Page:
The National Hurricane Survival Initiative uses the poll as one of the leading elements in a public education and safety outreach campaign, developed through a partnership among, the National Emergency Management Association, The Salvation Army, and the International Hurricane Research Center at Florida International University and with technical assistance from the National Hurricane Center. The initiative's corporate partner is Plylox™: Plylox and plywood: The recipe for protection.

"Now in it's fifteenth year, the National Hurricane Survival Initiative continues to forge a partnership between the public and private sectors to better prepare millions of Americans for hurricane season," said Ron Sachs, Executive Producer of the National Hurricane Survival Initiative. "The unfortunate reality is that people need to be reminded and pushed every year to take necessary steps to stay safe."

Other elements of the initiative include an interactive website, HurricaneSafety.org and a 30-minute television program, "Get Ready, America! The National Hurricane Survival Test" The television program will be broadcast throughout hurricane season on 55 television network-affiliate stations and secondary broadcasts on cable and government access channels from Texas to Maine. The program also is available commercial-free to public schools throughout the region.

"As we approach the beginning of the 2010 hurricane season, we must remain vigilant and take this time to prepare our families and assist our neighbors in getting ready," said David Halstead, director of the Florida Division of Emergency Management. "Unfortunately, as Hurricane Andrew reminded us in 1992 it only takes one hurricane to make it a bad season."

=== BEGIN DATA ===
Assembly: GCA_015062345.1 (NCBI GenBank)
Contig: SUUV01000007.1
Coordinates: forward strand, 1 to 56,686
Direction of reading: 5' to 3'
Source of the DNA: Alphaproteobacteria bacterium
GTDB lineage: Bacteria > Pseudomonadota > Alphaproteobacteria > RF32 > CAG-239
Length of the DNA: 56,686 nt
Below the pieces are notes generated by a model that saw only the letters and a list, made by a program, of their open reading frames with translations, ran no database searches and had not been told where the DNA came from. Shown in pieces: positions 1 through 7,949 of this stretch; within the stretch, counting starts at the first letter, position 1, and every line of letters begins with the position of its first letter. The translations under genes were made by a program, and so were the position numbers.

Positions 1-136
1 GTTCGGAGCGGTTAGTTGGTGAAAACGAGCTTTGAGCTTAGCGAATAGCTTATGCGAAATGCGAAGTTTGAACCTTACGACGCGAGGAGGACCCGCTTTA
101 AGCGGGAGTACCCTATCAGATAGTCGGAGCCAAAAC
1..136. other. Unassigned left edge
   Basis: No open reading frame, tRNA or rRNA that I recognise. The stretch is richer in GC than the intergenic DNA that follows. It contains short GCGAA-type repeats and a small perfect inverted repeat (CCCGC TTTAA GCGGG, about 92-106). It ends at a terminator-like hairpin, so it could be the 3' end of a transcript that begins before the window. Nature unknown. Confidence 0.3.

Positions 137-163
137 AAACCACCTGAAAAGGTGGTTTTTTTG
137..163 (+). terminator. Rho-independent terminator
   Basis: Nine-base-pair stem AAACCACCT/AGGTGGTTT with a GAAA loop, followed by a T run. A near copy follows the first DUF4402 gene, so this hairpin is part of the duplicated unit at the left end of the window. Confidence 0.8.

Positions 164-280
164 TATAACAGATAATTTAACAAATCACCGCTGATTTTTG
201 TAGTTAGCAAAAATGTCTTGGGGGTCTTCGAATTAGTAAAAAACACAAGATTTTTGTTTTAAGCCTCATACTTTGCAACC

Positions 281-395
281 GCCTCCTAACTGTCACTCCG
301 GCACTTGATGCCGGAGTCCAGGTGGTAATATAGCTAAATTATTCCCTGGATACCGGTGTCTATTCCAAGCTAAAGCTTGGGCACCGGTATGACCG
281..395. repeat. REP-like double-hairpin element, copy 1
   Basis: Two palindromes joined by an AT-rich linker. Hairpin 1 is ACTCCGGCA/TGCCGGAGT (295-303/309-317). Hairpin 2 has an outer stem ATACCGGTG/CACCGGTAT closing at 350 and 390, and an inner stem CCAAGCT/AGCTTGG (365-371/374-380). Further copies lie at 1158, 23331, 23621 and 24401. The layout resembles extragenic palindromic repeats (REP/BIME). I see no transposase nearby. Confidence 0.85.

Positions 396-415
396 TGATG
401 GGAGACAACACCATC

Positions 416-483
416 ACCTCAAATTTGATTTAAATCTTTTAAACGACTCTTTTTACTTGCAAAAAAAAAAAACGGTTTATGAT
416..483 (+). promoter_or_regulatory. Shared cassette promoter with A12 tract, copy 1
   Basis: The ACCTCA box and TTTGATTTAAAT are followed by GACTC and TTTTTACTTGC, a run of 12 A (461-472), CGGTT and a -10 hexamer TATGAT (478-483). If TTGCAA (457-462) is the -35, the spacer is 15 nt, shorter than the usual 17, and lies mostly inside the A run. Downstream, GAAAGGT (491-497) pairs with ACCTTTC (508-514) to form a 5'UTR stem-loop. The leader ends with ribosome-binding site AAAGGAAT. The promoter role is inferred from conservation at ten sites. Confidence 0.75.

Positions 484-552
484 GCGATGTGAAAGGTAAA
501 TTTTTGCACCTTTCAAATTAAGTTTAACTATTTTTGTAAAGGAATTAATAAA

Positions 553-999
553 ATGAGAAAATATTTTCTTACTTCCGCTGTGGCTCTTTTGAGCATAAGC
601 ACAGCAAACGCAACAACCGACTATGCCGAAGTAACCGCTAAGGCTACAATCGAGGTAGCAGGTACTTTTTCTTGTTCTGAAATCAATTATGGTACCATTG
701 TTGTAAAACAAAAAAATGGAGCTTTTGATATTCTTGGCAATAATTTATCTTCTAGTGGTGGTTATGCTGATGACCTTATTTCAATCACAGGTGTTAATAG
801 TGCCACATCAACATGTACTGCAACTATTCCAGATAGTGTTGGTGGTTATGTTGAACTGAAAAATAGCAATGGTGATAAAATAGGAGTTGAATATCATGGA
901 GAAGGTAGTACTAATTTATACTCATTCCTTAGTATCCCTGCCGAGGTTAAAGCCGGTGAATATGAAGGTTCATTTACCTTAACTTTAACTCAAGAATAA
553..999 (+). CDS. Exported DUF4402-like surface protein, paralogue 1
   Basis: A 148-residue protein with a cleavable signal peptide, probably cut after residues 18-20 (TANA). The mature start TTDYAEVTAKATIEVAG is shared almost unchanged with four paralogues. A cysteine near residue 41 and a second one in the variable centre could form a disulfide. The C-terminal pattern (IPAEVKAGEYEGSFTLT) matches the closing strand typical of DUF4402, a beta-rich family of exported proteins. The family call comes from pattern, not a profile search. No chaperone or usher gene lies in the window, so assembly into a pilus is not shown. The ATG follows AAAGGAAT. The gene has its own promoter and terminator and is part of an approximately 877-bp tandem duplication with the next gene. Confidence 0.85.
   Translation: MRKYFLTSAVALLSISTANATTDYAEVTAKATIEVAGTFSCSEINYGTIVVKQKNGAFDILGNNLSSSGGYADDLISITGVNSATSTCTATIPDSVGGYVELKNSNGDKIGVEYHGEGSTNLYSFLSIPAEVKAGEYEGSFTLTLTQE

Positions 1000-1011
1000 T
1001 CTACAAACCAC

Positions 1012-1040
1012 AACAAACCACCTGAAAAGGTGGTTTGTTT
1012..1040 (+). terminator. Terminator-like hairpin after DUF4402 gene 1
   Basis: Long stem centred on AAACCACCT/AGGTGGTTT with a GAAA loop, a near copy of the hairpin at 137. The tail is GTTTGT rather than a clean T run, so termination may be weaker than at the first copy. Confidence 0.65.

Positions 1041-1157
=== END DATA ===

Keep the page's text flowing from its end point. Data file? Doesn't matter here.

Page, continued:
KNOWLEDGE GAPS

The survey revealed residents of hurricane-vulnerable states still have significant gaps in their knowledge of hurricanes and storm preparedness, including:

  • 56 percent didn't know that storm surge represents the greatest potential for a large loss of life from a hurricane, yet storm surge can account for deaths as far inland as 20 miles.
  • 95 percent didn't know that garage doors are the structural component most likely to fail during a hurricane. Property owners can easily strengthen garage doors at low cost with a reinforcement kit.
  • 39 percent didn't know that the most interior room of the house is the safest place to ride out a hurricane. One-third of the respondents believe the basement is the safest place to ride out a hurricane. In fact, the basement poses a serious risk of drowning in the event of storm surge or flooding.